Highlands and Islands Labour MSP, David Stewart, continues to push for improved waiting times at NHS Highland’s chronic pain clinic after a reply from Health Secretary, Jeane Freeman.
The MSP, who is also Labour’s Shadow Health Minister, was told recently that there were very long waiting times for first appointments in the Highlands and that in some cases there can be more than a year’s wait for follow up appointments.
After the issue was raised by constituents, he contacted NHS Highland, who acknowledged the shortage of consultants nationally, the increased demand for the service and the lengthy waiting times patients have to wait to be seen. The Chief Executive of NHS Highland also added that they are undertaking a strategic review of the service.
However, when Mr Stewart then contacted Jeane Freeman, the Scottish Government failed to answer how it was going to address the shortage of consultants, which would help reduce waiting times, while highlighting figures which the MSP believes ‘fudges’ the issue.
“Chronic pain affects every aspect of a patient’s life and often results in them being unable to work until they receive treatment,” said Mr Stewart.
“It’s therefore vital that local clinics can cope with demand within an acceptable time frame and waiting for more than a year is a terrible stress on patients and on their loved ones and families.”
He said the reply he received from the Health Secretary left him with more questions than answers.
“It says nothing about how they are going to address the shortage of consultants,” said Mr Stewart.
“Of the £850m the Government announced over a year ago for waiting times only £102m has been released for 2019/20 and only £7m of this amount is coming to NHS Highland to support all services, not just chronic pain.
Mr Stewart wants to know when the rest of the money will be released to health boards.
“£7m is a drop in the ocean compared to the £15.6m bill NHS Highland faced last year for private locum staff.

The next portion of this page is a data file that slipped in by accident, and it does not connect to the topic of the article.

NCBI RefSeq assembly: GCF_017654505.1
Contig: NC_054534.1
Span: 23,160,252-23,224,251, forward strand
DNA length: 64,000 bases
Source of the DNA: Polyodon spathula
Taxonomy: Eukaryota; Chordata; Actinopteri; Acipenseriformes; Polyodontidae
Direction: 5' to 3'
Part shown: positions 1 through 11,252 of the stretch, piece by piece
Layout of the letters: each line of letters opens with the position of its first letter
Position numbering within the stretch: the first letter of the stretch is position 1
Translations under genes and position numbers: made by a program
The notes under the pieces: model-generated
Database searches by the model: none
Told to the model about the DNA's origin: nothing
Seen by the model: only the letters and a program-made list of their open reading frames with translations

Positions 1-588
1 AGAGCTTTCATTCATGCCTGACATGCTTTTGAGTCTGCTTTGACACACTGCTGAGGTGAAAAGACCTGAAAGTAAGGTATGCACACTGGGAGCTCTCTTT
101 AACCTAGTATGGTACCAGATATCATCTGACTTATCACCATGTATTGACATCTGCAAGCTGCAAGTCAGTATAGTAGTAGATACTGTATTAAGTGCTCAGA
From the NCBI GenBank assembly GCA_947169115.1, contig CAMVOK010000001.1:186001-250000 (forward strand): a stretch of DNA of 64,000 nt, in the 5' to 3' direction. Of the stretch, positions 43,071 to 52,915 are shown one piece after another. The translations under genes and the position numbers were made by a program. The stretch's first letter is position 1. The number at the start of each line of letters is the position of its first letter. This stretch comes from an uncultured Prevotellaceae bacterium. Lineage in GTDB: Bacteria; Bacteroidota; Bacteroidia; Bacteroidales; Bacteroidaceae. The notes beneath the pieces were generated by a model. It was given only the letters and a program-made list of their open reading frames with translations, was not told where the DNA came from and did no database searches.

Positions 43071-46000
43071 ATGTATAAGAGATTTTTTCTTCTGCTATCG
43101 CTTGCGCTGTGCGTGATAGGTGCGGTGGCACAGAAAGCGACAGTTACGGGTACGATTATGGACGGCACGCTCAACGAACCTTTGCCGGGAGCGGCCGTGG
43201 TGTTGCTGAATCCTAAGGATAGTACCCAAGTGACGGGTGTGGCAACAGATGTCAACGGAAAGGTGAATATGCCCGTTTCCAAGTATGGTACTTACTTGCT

“NHS Highland advise there is an increase in demand for chronic pain services. The Scottish Government urgently needs to properly fund health boards so we get sustainable solutions that reduce waiting times for these services.” he added.
Mr Stewart raised the matter again with the Chief Executive of NHS Highland when he met him last week (Friday 8 November) and the Chief Executive confirmed that NHS Highland is looking at reconfiguration of the service in a bid to help bring down waiting times.
David Stewart said “A constituent, who has MS, has told me that she has been continually pushing the issue of chronic pain for approximately 10 years and access to the chronic pain service has never met the needs of the patients however she says that once you are seen, the service is excellent.
The constituent said “All I can say is that the current situation regarding access to the service is completely unacceptable. The idea of a year in severe pain is horrific. MS doesn’t go away, it is life long, and for many patients it causes horrendous pain. I am also a carer for my 2 disabled daughters and chronic pain does nothing to help stress levels! We need access to the service now, not in a year!”
Mr Stewart has also tabled a number of Parliamentary Questions to ask the Scottish Government what it is doing to help lower waiting times for NHS Highland’s chronic pain clinic.